Will Apple Touch ID-enabled mobile payments reduce interchange rates?
When Apple released an SDK for the Touch ID biometric feature on the iPhone 5s in June, the company opened the door for iOS app developers to use the authentication tool where they saw fit in their products.
We'll start to see those some of those creations in a couple of weeks when Apple releases an updated mobile operating system paired with a new iPhone.
But what Apple also did with the Touch ID SDK is unintentionally start a conversation about how the card networks should consider a cheaper interchange rate for Touch ID-authenticated mobile payments. This, in turn, will convince merchants to accept the different mobile wallets on the market today. Or so argues Markiyan Malko, the director of research and development for retail services provider Merchant Warehouse.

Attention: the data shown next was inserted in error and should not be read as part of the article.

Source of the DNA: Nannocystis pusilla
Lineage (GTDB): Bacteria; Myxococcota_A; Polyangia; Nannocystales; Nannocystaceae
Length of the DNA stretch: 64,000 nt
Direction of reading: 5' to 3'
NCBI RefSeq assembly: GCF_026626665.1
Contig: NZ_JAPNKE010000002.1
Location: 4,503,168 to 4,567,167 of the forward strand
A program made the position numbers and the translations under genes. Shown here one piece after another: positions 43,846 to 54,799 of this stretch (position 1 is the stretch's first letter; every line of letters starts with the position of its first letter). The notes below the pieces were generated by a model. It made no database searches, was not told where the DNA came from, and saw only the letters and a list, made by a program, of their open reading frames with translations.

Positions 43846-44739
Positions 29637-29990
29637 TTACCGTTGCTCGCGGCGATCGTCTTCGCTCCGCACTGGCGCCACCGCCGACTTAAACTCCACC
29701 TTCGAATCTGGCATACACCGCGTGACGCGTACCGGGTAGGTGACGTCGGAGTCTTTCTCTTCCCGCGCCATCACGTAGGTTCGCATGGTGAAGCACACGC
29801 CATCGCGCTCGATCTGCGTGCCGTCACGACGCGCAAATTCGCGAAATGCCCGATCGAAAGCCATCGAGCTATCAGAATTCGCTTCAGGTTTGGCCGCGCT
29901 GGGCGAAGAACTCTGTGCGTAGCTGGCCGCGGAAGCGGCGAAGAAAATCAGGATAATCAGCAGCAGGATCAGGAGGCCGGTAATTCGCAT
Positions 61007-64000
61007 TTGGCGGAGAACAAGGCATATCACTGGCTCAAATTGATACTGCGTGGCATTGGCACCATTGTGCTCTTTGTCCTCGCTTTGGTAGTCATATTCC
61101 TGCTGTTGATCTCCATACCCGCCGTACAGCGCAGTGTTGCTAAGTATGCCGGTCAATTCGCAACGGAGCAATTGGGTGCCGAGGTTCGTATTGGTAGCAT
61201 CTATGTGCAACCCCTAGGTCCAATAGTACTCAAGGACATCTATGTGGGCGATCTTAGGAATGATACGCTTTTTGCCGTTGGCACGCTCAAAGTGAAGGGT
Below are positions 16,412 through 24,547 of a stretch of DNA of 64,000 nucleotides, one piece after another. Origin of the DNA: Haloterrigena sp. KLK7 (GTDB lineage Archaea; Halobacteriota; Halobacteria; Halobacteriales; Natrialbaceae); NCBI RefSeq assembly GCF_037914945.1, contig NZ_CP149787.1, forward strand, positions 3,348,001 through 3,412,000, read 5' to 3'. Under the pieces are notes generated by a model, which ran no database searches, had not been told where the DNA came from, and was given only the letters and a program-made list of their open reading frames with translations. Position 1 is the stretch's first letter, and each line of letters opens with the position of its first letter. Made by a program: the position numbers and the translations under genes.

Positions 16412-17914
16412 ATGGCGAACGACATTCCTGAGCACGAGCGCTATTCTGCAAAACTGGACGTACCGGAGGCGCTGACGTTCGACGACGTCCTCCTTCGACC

"It's hard for the wallet provider to go to Visa and MasterCard and try to get the same rates as a swiped transaction because inherently you could fake a keyed in transaction much easier than you can track data [on the physical payment card]," Malko told Mobile Payments Today in an interview not long after Apple opened Touch ID to app developers. "With Touch ID, which is more robustly secure, these mobile wallet providers are going to go to Visa and MasterCard and fight to be considered as a card-present transaction."
Malko admits such a crusade will be difficult, but believes this outcome is inevitable if the networks want to remain relevant.
"The whole NFC/EMV push is about being more secure. It is their play to stay relevant," Malko said. "They see the LevelUps, the bitcoins, coming down the line and eventually something will change their minds."
Malko's argument is not without merit.
Apple and Visa were rumored to be in discussions about an enhanced mobile payments system that could be announced when the tech giant introduces the new iPhone Sept. 9.
"I'm sure that this (cheaper interchange rates) has come up in those discussions," Rick Oglesby, a senior analyst and consultant for Double Diamond Group, wrote to Mobile Payments Today in an email.